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Nuclear weapons - Statistics & Facts

The threat posed by nuclear weapons has loomed over humanity ever since their creation in the final stages of World War Two. As of 2022, the world's nuclear powers have approximately 13,400 nuclear warheads, the vast majority belonging to Russia and the United States. According to recent estimates, nuclear powers collectively spent 72.6 billion U.S. dollars on their nuclear weapons programs in 2020, with the United States accounting for 37.4 billion dollars of this expenditure. While there are considerably fewer nuclear warheads than there were at the height of the Cold War, it is unlikely that the world's nuclear powers will give up these weapons entirely. The deterrence theory, whereby a country retains nuclear weapons to deter other nuclear powers, underpins the logic behind maintaining a nuclear capability. Global nuclear disarmament would therefore require a substantial diplomatic effort based on mutual trust and transparency. Tensions between the two major nuclear powers have rendered this a remote possibility, particularly after Russia invaded Ukraine in February 2022 and hinted that any interference from outside forces would be met with a devastating response.

Which countries have nuclear weapons?

There are currently nine countries that possess nuclear weapons, the United States, Russia, the United Kingdom, France, China, India, Pakistan, Israel, and North Korea. South Africa is the world's only former nuclear power after dismantling its nuclear weapons from 1989 onwards. After the fall of the Soviet Union in 1991, there was also a brief period where atomic weapons remained in the former Soviet republics of Ukraine, Belarus, and Kazakhstan. By the mid-1990s, these weapons had all been destroyed or transferred to Russia, with the three states also joining the Non-Proliferation Treaty (NPT). The NPT, which has been in force since 1970 and most nations are part of, has proven quite effective at preventing the proliferation of nuclear weapons in recent decades. Since then, countries that have developed nuclear weapons are either non-signatories, like India, Pakistan, and Israel, or have withdrawn as North Korea did in 2003. Despite there being several nuclear powers, nuclear weapons have only ever been used twice, both times by the United States against Japan in World War Two. On August 6, 1945, the United States attacked the city of Hiroshima with an atomic bomb that devastated the entire city, followed by the bombing of Nagasaki a few days later on August 9. Both attacks resulted in vast civilian casualties, either by the initial blast or by the radiation the weapons unleashed. After the attacks, Japan unconditionally surrendered to the allies, ending World War Two.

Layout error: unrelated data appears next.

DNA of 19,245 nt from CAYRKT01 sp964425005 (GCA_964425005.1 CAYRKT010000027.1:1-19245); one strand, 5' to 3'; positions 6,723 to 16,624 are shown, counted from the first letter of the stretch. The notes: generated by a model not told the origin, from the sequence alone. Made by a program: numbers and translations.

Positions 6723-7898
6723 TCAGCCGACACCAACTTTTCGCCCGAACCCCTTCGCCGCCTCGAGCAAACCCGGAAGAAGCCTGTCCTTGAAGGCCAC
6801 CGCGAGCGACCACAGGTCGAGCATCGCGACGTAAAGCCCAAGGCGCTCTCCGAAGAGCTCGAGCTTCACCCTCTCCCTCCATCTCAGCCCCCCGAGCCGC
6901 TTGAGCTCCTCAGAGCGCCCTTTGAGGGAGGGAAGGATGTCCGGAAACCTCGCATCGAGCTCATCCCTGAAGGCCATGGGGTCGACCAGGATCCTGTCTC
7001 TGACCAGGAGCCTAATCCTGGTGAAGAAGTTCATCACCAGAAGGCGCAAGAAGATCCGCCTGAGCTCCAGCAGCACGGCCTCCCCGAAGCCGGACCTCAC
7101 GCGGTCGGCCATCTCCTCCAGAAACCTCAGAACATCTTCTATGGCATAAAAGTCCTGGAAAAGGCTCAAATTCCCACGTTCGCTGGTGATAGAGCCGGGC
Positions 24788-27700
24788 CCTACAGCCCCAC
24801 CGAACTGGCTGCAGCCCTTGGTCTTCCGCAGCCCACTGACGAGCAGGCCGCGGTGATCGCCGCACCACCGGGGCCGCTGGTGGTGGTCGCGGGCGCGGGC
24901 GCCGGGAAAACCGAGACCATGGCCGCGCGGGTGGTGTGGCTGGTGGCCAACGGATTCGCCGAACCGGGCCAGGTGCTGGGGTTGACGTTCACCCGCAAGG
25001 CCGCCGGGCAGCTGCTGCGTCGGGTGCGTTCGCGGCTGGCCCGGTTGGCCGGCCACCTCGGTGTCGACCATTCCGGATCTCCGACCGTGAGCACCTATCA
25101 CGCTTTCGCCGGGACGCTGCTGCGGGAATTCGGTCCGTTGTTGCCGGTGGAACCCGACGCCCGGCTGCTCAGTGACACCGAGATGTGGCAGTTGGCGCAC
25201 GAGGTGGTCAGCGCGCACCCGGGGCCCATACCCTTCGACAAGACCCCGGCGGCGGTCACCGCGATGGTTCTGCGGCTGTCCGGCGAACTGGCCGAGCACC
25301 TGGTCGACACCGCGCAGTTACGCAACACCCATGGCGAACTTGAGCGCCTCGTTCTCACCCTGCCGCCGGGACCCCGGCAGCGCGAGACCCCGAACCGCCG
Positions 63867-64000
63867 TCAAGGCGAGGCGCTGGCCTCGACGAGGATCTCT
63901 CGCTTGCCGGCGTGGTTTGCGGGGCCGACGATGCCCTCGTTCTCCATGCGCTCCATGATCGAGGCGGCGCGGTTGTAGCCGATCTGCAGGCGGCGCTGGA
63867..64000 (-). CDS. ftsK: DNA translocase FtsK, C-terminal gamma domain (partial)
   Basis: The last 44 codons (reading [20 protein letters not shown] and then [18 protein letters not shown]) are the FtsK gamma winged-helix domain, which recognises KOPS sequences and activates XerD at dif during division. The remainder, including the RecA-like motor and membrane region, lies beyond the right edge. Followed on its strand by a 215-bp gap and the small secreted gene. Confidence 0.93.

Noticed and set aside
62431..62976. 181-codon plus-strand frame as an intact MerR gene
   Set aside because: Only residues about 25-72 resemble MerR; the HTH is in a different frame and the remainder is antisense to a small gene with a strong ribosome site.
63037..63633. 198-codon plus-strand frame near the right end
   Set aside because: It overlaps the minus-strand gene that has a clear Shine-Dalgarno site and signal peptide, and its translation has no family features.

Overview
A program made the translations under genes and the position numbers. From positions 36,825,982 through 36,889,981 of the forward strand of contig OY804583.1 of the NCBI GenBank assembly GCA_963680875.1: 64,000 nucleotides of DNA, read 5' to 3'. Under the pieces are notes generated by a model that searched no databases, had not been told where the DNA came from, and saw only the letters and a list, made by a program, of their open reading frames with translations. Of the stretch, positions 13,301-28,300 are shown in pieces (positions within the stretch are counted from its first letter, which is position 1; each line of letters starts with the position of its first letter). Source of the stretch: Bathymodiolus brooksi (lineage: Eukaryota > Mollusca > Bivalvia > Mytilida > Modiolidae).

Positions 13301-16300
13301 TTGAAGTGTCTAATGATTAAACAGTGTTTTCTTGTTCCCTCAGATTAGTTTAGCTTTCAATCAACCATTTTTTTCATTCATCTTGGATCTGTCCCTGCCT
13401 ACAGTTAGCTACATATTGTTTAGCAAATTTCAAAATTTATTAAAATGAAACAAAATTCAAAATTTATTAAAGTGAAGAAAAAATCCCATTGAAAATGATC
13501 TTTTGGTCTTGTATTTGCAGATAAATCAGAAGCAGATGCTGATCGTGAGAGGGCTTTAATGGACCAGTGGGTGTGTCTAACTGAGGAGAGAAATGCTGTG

Cold War Tensions

The United States was unable to keep the technology to make nuclear weapons to itself for long, however, and by 1949, the U.S.S.R had successfully developed its own nuclear weapons. As tensions between the U.S. and the Soviet Union increased, both sides increased their stockpile of such weapons, including how they could be deployed. These tensions almost led directly to nuclear war during the infamous Cuban Missile Crisis of 1962, which is arguably the closest the world has come to a nuclear war. Following this incident, the two adversaries managed to avoid further escalation and even relaxed hostilities during the period of Détente in the 1970s. The Doomsday Clock, a metaphor for how close the world is to nuclear armageddon (represented by midnight), was adjusted to reflect this reality. The clock was moved closer to midnight in the 1980s, but after the Soviet Union's dissolution in 1991, it was moved to 17 minutes to midnight, implying the world was safer from nuclear war than at any point since their creation. Due to the climate emergency and increasing geopolitical tensions, the clock has moved ever closer to midnight since 1991. The current setting of "100 seconds to midnight" is the closest the doomsday clock has been to midnight in its history.

Interesting statistics

In the following 4 chapters, you will quickly find the 24 most important statistics relating to "Nuclear weapons".

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